Masks and Vaccine Cards

Courtesy Photo of freepik

Muhammad Naeem | Contributor

My brother was recently hospitalized for something or other. He and I live only a mile away from each other, but we never really see each other unless there is some sort of emergency. Well, his being hospitalized would definitely constitute an emergency and thus it required that I go see him. He was under observation, and I figured a leisurely visit was in order. When I got to the local hospital—you know which one I am talking about, I mean, there is only one—the security would not let me go see him. They wanted me to show them my vaccine card. I can understand their requirement to wear a mask, just to be safe. I saw all of their medical staff wearing masks, even though most of them were wearing them on their chins like a beard, instead of covering their noses and mouths. That showed me how seriously they took this requirement. But a vaccine card! I didn’t know we were still doing this [s-word].

Needless to say, I don’t have a vaccine card, because I have not been vaccinated for COVID. “My body, my choice”—hehehe—as I repurposed that slogan. I was very disappointed, and I didn’t want to leave without saying something. I said, “You know, these vaccines don’t even work.” The collective gasp from all those within earshot must have been heard all around the world. A hushed silence blanketed the area around me. It was so thick one could cut it with a knife. People turned around to take a look at this infidel, who dared challenge the status quo.

One young intern, or something, took the bait and engaged me. He said, “Yes, they do work. They save lives.” I was ready. I replied, “If they do work, then why are we on the ninety-seventh booster shot. I mean, vaccine is supposed to be taken only once and our immune system remembers the information about the invader and fights it off on next infection. Why are we taking booster after booster after booster, which may not even boost anything, and for all we know, may very well even be a new vaccine? We are basically guinea pigs for these pharmaceutical companies, and they will keep boosting us until the judgement day.” Young intern then retorted, “Well, you need booster shots because vaccines lose their efficacy after a few months.” I continued my attack, “They lose their efficacy because they are not real vaccines. They are fake. I had my childhood vaccines, now those are real vaccines, and after one thousand and one years, they are still working, and keeping me safe.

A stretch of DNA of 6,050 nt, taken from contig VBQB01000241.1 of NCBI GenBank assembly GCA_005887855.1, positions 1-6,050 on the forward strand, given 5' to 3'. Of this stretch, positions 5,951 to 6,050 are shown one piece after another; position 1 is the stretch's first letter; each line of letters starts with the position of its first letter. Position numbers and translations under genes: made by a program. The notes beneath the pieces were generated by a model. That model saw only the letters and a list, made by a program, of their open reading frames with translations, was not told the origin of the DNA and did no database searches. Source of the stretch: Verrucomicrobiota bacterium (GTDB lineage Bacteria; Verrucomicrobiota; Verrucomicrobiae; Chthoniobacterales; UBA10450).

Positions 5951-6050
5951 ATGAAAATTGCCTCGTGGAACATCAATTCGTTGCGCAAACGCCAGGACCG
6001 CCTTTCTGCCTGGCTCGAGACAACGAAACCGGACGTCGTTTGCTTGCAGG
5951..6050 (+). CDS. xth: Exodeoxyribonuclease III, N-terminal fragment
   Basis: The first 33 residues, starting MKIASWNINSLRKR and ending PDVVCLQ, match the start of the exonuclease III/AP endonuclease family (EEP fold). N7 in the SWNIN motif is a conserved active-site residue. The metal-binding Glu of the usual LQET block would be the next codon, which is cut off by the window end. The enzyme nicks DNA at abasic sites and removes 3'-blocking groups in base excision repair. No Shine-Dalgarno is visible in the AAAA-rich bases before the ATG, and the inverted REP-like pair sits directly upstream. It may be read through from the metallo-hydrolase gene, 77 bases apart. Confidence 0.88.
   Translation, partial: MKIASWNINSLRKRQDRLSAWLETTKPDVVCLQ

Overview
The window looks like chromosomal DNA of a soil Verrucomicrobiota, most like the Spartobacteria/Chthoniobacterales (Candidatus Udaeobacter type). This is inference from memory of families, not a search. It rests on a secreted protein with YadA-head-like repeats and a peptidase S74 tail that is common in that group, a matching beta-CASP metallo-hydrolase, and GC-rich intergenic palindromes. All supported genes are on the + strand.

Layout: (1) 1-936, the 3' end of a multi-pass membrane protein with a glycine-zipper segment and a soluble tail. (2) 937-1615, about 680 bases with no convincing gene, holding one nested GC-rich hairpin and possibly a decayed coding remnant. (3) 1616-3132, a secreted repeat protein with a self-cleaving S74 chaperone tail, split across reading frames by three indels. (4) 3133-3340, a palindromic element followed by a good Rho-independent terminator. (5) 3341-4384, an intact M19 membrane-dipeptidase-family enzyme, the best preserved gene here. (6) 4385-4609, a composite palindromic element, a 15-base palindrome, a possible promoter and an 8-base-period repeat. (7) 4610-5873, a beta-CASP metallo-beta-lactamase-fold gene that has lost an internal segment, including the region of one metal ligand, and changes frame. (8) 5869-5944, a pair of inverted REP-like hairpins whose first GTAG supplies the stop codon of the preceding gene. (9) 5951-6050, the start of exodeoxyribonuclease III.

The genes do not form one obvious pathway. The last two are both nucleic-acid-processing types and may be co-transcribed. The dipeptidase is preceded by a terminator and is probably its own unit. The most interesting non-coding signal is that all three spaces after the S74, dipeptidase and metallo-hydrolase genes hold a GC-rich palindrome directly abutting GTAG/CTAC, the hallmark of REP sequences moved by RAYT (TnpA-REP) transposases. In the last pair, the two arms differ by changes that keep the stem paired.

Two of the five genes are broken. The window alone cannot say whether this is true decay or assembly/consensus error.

There was no response from anyone. The young intern was busy in thought. I then delivered the final blow, “Why is it, that CDC data shows that COVID is no longer the pandemic of the unvaccinated? Why are more vaccinated people dying from it than unvaccinated?” Someone tried to answer, “Well, more people are now vaccinated. That’s why more deaths are attributed to vaccinated people.” I replied, “That means, statistically, vaccines have no effect. Go back to your basic math.” A senior doctor knew how to shut me up. He signaled the security personnel, and they threw me out of the hospital.

Two things were for sure: One, I needed a vaccine card to see my brother, and two, I did not want to be vaccinated. The only alternative I had was to get a fake vaccine card. As we all know, the Internet provides anything we need, so I found a lot of suppliers that would provide me

with an “authentic” card. Just to be ironic, I picked one from Wuhan. My card was here within days, and it looked pretty good to me. I didn’t have to Photoshop any logos or signatures, or find matching paper, or to have my printer friend print me an exact replica. It was ready to go the minute I received it.

I was ready to visit my brother in the hospital and this time, nothing and no one would stop me. It turned out, they had shifted him to a hospital in Temecula. I arrived at this hospital fully prepared. The security team greeted me, and one of them said, “Can we please….” I reached into my pocket and grabbed the vaccine card before he even finished his sentence. As I extended my arm to hand it to him, he finished his sentence, “…see an ID.” I was confused. “Wait, what?! Don’t you want to see my vaccine card?” He smiled at me and said, “Oh, no. That’s not necessary. We don’t require that.” He didn’t even have a mask on.

As you can see, I was justifiably flabbergasted. As I made my way to the room where my brother was, I couldn’t help but feel upset that I was never going to get those ten dollars (plus shipping) back that I had spent, that I didn’t need to spend. I mean, my brother is okay. They did some procedure on him and got everything straightened out. But who cares?! He didn’t have to go through all that hassle that I had to go through.

• DISCLAIMER: The opinions, beliefs and viewpoints expressed by the various author’s articles on this Opinion piece or elsewhere online or in the newspaper where we have articles with the header “COLUMN/EDITORIAL & OPINION” do not necessarily reflect the opinions, beliefs and viewpoints or official policies of the Publisher, Editor, Reporters or anybody else in the Staff of the Hemet and San Jacinto Chronicle Newspaper.

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